Thursday Throwing Tips Sidearm Throwing Drill
Good players and coaches leave "no stone unturned" as they say, when it comes to preparing for baseball. An often-overlooked throw is the sidearm throw on slow rollers and stopped balls.
Most defensive throws are best from an over the top or high three quarter arm angle to avoid a big fade on the throw. However, some throws that require a low side arm throw, and is one that needs practice.
After players catch a thrown ball, and before they turn their feet to throw the ball back to their catch partner, they set the ball down on the ground about a foot behind their throwing side foot and just off to the side. Players then go back to the position before they caught the ball, and then quickly drop down, grab the ball and throw as soon as they pick the ball up from that low arm angle.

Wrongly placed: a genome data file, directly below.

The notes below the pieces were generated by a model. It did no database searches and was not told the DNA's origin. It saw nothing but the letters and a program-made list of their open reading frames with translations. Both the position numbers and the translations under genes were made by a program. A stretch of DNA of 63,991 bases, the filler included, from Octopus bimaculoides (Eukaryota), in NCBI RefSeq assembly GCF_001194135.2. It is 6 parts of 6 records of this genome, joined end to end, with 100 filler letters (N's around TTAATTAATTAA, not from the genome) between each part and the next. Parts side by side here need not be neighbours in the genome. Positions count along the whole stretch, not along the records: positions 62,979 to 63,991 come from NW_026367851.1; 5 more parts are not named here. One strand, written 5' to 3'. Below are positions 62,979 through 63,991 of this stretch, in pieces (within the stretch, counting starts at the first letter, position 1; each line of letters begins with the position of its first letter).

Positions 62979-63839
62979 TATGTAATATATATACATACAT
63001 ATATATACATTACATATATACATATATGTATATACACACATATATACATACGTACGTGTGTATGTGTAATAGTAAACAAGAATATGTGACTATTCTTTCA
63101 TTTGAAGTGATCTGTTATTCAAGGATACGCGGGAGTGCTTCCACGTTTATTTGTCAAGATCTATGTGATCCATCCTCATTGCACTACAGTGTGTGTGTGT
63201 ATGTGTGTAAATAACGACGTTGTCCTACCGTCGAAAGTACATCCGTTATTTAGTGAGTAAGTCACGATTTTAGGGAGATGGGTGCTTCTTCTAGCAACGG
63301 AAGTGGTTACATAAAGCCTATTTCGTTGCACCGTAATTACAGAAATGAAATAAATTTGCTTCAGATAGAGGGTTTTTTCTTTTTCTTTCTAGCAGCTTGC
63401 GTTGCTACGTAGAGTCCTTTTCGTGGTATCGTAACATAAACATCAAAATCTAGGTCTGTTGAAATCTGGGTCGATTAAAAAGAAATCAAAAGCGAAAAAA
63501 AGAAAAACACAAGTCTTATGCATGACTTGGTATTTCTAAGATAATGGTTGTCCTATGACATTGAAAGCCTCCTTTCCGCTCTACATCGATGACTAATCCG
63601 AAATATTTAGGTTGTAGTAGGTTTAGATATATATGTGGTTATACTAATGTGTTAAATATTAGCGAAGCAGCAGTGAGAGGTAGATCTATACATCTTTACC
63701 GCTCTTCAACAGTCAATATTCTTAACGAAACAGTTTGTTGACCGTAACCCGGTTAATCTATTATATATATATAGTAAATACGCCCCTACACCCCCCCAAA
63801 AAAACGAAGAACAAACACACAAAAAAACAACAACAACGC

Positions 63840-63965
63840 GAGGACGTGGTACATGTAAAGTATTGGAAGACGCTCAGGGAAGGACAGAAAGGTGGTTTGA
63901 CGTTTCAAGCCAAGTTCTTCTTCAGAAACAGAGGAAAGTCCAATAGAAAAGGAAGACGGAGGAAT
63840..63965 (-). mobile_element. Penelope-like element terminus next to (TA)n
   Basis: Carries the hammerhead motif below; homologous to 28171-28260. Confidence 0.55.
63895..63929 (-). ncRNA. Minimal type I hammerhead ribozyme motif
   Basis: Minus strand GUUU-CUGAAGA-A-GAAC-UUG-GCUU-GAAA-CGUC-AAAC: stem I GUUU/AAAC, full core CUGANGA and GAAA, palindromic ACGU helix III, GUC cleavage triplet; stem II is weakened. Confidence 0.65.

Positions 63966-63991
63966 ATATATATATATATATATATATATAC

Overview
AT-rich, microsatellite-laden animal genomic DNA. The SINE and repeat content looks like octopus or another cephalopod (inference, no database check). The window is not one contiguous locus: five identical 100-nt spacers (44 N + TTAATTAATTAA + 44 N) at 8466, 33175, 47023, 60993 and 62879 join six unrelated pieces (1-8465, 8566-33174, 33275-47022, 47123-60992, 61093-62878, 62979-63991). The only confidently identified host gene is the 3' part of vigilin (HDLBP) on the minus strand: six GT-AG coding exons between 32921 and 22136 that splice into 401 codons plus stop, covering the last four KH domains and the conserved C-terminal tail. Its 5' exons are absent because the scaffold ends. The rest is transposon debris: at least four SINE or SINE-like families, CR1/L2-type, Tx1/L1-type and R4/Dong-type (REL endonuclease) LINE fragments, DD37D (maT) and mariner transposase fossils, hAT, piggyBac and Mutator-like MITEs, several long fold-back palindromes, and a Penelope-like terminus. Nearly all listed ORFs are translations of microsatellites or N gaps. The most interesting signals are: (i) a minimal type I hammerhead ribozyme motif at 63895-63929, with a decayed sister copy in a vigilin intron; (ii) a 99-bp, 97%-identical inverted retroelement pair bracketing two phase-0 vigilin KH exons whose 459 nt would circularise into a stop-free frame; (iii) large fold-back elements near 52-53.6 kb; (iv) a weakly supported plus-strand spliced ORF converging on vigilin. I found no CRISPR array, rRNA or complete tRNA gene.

After done in this way, players begin to angle their body more and more until they are throwing in this manner with the stride foot almost directly in front of them. Of course, the key is to get rid of the ball quickly, from the low arm slot and with accuracy back to their throwing partner.
Feet staggered more with same sidearm throwing action
The next step is to make this throw on the run after catching a slow rolling ball, either with the bare hand or with the glove.
After playing major league baseball, Jack Perconte has taught baseball and softball since 1988 and offered valuable coaching training too. He has helped numerous youth players reach their potential, as well as having helped parents and coaches navigate their way through the challenging world of youth sports. Jack is one of the leading authorities in the areas of youth baseball training and coaching training advice.All Jack Perconte articles are used with copyright permission.
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